A residential specialist provides support services to families or individuals who need help with improving the physical, emotional, intellectual, and vocational aspects of their lives. That said, a residential specialist is a professional with great communication and social skills that enable them to determine an individual's needs and abilities accurately.
The specific duties of a residential specialist may include assisting residents with daily living activities, liaising between residents and service providers, documenting resident progress for reporting to appropriate agencies, and de-escalating dangerous situations using various therapeutic techniques. A residential specialist may also need to administer first aid or live-saving procedures during emergencies.
If you think that the job of a residential specialist is your calling, the best way to start your career is by getting a degree in psychology, criminal justice, social work, or other related fields. Gaining experience in the industry is also a big plus, as this job requires a high level of empathy, compassion, and social awareness.
There is more than meets the eye when it comes to being a residential specialist. For example, did you know that they make an average of $14.68 an hour? That's $30,532 a year!
Between 2018 and 2028, the career is expected to grow 13% and produce 52,200 job opportunities across the U.S.
There are certain skills that many residential specialists have in order to accomplish their responsibilities. By taking a look through resumes, we were able to narrow down the most common skills for a person in this position. We discovered that a lot of resumes listed communication skills, compassion and organizational skills.
When it comes to the most important skills required to be a residential specialist, we found that a lot of resumes listed 11.1% of residential specialists included mental health, while 6.5% of resumes included communication, and 6.5% of resumes included treatment plans. Hard skills like these are helpful to have when it comes to performing essential job responsibilities.
When it comes to searching for a job, many search for a key term or phrase. Instead, it might be more helpful to search by industry, as you might be missing jobs that you never thought about in industries that you didn't even think offered positions related to the residential specialist job title. But what industry to start with? Most residential specialists actually find jobs in the non profits and health care industries.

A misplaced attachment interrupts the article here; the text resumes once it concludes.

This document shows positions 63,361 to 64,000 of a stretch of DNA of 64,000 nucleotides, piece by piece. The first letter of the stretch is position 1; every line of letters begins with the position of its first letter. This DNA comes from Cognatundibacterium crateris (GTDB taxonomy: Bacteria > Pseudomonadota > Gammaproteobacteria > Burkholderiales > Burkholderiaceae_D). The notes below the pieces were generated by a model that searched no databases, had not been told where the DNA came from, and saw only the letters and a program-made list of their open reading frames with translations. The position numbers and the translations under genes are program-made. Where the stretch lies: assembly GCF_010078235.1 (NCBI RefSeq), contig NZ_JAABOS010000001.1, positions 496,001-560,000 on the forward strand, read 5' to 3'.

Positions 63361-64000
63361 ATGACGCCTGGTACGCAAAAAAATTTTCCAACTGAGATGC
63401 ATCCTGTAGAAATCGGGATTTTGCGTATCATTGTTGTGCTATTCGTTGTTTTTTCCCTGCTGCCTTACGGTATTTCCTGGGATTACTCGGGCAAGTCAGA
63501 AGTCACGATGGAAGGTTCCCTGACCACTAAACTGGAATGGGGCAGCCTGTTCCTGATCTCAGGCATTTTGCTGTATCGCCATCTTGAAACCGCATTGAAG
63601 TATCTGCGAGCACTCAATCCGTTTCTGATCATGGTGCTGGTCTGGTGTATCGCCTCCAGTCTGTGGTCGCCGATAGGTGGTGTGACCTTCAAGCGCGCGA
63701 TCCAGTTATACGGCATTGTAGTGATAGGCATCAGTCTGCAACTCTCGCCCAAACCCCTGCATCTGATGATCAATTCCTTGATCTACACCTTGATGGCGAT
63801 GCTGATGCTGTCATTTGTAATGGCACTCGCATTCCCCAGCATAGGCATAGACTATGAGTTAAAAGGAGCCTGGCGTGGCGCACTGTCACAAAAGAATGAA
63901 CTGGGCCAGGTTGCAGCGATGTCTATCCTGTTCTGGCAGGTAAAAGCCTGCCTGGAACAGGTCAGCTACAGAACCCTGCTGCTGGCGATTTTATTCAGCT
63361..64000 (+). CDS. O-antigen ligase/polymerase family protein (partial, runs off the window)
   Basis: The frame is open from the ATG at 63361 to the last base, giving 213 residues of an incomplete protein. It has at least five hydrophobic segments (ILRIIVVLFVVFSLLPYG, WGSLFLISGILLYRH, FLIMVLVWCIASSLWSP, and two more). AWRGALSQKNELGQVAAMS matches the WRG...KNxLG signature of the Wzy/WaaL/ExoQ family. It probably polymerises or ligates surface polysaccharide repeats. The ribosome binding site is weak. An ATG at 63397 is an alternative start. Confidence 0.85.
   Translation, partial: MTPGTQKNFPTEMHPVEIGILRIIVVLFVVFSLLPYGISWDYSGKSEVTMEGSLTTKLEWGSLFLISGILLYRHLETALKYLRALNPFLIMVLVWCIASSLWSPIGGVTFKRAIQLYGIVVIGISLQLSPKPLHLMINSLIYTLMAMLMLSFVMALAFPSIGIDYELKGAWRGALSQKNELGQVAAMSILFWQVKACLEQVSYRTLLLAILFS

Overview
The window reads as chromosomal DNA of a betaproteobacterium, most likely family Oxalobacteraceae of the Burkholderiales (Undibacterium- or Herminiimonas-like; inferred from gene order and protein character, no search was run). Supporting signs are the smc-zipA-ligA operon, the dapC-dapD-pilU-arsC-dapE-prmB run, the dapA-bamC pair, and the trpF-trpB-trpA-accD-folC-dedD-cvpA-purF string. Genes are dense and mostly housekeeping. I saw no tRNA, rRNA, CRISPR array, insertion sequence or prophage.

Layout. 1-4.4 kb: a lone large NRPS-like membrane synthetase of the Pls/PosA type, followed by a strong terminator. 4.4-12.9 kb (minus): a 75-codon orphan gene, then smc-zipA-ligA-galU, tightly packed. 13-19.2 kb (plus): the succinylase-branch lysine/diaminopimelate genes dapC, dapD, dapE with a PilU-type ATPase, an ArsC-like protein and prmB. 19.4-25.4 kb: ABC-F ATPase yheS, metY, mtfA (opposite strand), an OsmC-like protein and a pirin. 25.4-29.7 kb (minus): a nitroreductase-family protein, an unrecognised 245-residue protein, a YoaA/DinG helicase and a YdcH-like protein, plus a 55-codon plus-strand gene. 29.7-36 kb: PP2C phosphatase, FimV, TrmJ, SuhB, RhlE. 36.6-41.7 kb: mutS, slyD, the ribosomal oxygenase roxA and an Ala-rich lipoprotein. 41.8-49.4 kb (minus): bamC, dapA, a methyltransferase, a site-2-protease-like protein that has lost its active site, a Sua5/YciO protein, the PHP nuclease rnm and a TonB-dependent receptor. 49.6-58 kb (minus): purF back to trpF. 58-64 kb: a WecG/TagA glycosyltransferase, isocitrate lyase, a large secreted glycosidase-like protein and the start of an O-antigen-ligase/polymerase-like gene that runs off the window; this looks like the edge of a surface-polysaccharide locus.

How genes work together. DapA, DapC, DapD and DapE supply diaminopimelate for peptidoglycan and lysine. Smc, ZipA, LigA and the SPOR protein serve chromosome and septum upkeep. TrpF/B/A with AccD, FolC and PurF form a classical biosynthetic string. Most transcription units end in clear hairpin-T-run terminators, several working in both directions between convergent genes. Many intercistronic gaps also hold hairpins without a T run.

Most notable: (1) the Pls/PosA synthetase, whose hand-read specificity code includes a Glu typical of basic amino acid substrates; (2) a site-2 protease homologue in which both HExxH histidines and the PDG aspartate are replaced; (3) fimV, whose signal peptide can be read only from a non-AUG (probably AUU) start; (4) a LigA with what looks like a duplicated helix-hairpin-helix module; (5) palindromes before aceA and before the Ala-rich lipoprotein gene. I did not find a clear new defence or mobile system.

If you're interested in becoming a residential specialist, one of the first things to consider is how much education you need. We've determined that 41.3% of residential specialists have a bachelor's degree. In terms of higher education levels, we found that 5.2% of residential specialists have master's degrees. Even though some residential specialists have a college degree, it's possible to become one with only a high school degree or GED.
Choosing the right major is always an important step when researching how to become a residential specialist. When we researched the most common majors for a residential specialist, we found that they most commonly earn bachelor's degree degrees or associate degree degrees. Other degrees that we often see on residential specialist resumes include high school diploma degrees or master's degree degrees.
You may find that experience in other jobs will help you become a residential specialist. In fact, many residential specialist jobs require experience in a role such as cashier. Meanwhile, many residential specialists also have previous career experience in roles such as customer service representative or internship.